An invitation that sounds so innocuous, doesn’t it?
As accomplished as we can be at putting words on paper, what is it that makes it so difficult to sit in a chair with a camera on you, and saying words rather than writing them?
Er and um seem to crop up a lot in verbal speech.
OK, it was a simple question; “What motivates you to write?”
My brain just turned to mush, and the words come out sounding like a drunken sailor after a night out on the town.
The written answer to the question is simple; “The idea that someone will read what I have written, and quite possibly enjoy it; that is motivation enough.”
It highlights the difficulties of the novice author.
Not only are there the constant demands of creating a ‘brand’ and building a ‘following’, but there is also the need to market oneself, and the interview is one of the more effective ways of doing this.
If only I can settle the nerves.
I mean, really, it is only my granddaughter who is conducting the interview, and the questions are relatively simple.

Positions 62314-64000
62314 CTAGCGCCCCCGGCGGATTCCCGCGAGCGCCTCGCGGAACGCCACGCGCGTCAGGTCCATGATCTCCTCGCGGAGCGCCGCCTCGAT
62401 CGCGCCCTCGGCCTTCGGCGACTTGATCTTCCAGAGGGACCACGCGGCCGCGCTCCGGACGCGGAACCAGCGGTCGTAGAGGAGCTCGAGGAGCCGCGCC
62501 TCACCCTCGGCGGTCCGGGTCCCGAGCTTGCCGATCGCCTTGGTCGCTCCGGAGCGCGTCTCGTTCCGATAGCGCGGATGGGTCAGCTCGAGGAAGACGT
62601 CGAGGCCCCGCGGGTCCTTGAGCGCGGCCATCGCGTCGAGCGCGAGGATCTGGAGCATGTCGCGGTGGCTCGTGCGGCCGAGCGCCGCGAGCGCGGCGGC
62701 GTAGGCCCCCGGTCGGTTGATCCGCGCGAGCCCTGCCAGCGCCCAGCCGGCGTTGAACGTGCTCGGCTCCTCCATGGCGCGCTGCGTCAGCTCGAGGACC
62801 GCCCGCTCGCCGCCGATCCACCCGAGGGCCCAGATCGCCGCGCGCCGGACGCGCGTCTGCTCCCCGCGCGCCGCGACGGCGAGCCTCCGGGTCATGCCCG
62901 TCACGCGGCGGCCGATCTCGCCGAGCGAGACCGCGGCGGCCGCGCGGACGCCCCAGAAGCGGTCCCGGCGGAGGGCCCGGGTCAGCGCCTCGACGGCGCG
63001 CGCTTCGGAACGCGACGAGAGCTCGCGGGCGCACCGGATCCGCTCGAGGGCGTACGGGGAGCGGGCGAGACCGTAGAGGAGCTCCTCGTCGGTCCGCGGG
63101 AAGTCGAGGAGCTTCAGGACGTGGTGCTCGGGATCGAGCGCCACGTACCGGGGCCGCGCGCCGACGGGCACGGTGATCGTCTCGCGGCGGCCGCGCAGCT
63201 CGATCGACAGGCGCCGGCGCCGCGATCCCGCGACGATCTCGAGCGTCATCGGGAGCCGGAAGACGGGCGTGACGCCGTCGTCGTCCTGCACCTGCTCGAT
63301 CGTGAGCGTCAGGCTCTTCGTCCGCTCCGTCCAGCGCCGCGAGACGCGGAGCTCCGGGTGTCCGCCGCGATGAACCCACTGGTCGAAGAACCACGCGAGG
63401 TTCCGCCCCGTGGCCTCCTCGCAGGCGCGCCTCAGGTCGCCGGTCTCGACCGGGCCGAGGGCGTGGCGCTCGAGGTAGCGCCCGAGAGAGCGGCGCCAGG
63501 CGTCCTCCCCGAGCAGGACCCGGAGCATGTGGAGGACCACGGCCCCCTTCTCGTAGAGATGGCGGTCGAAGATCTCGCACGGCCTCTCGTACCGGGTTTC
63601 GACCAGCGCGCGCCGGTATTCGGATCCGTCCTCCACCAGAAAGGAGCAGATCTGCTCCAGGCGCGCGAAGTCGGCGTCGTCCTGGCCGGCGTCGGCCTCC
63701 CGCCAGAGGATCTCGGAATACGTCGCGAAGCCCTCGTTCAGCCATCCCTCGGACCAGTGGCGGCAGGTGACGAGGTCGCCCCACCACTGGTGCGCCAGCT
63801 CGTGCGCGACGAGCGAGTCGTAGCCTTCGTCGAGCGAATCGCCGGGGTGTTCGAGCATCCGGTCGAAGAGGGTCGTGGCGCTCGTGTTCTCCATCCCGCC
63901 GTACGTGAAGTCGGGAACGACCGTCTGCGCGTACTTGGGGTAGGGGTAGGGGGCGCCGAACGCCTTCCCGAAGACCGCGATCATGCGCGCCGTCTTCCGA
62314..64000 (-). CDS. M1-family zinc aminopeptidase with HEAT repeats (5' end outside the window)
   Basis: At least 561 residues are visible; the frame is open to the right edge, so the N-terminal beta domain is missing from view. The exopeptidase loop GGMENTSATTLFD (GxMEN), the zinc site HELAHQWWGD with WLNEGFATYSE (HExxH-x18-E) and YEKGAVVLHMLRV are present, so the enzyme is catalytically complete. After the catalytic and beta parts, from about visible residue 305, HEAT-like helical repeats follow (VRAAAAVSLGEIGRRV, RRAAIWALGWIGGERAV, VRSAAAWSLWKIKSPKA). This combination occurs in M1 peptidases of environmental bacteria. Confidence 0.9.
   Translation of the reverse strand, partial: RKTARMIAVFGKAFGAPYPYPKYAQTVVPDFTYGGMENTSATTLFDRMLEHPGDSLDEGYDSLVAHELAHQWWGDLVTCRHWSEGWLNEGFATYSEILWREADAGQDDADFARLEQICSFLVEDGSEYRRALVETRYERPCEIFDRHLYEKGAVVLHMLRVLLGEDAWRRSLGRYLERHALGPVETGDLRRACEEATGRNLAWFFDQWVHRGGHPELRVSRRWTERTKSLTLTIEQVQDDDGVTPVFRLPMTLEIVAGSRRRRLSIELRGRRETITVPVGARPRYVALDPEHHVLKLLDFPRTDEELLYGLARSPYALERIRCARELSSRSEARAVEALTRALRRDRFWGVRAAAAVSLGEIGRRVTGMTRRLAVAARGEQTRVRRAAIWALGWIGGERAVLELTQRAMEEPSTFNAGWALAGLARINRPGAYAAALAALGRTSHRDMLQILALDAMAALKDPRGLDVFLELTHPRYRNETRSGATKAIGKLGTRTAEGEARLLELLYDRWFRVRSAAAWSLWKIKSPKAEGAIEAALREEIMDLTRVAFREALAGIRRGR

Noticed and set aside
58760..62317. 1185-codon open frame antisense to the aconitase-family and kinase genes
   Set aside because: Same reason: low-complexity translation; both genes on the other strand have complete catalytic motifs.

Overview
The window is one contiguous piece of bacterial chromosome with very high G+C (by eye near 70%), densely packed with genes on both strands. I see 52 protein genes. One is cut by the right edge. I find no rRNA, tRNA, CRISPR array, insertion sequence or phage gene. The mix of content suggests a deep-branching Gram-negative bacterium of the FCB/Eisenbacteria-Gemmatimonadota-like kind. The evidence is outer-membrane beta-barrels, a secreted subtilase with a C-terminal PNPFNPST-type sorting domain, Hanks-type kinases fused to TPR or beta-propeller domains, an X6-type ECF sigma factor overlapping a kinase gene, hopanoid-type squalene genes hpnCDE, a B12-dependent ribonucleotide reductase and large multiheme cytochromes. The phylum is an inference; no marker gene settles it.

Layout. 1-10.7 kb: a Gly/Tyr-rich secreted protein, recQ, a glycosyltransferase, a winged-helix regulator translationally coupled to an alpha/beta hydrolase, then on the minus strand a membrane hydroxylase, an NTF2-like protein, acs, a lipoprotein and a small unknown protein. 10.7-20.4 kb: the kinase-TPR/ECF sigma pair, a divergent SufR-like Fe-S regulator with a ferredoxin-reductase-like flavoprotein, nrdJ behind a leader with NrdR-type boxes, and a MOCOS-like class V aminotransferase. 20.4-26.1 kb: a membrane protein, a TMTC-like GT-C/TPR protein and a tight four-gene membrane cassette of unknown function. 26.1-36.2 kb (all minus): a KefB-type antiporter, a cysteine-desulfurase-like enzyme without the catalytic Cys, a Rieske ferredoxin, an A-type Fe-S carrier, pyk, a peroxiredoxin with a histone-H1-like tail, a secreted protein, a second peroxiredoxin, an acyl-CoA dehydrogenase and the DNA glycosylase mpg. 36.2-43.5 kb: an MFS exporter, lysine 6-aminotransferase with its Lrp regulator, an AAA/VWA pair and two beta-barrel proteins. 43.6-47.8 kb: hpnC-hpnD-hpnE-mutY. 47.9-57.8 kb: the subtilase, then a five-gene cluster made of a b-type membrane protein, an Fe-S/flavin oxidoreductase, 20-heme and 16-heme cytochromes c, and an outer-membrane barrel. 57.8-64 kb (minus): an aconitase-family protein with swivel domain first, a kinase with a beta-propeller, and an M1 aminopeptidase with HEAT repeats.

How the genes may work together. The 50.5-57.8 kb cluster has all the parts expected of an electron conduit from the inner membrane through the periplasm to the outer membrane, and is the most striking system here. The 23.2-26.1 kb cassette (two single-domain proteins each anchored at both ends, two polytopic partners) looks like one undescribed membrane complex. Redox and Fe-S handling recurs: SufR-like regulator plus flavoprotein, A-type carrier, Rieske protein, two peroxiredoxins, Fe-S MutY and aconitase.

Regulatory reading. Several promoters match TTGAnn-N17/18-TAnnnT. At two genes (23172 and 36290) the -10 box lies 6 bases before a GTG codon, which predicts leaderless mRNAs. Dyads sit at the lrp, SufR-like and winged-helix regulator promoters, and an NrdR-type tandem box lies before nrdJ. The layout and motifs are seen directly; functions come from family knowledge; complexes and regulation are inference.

The trouble is, I’ve never had to do it before, well, perhaps in an interview for a job, but that is less daunting. Those usually stick to a predefined format.
Here the narrative can go in any direction. There are set questions, but the interviewer, in her inimitable manner, can sometimes slide a question in out of left field.
For instance, “Your character Zoe the assassin, is she based on someone you know, or an amalgam of other characters you’ve read about or seen in movies?”
That was an interesting question, and one that has several answers, but the one most relevant was; “It was the secret alter ego of one of the women I used to work with. I asked her one day if she wasn’t doing what she was, what she would like to do. And, surprisingly, I thought she would have made an excellent assassin, the last person you would expect.”
Of course, the next question was about what I wanted to be in an alter ego.
Maybe I’ll tell you next time.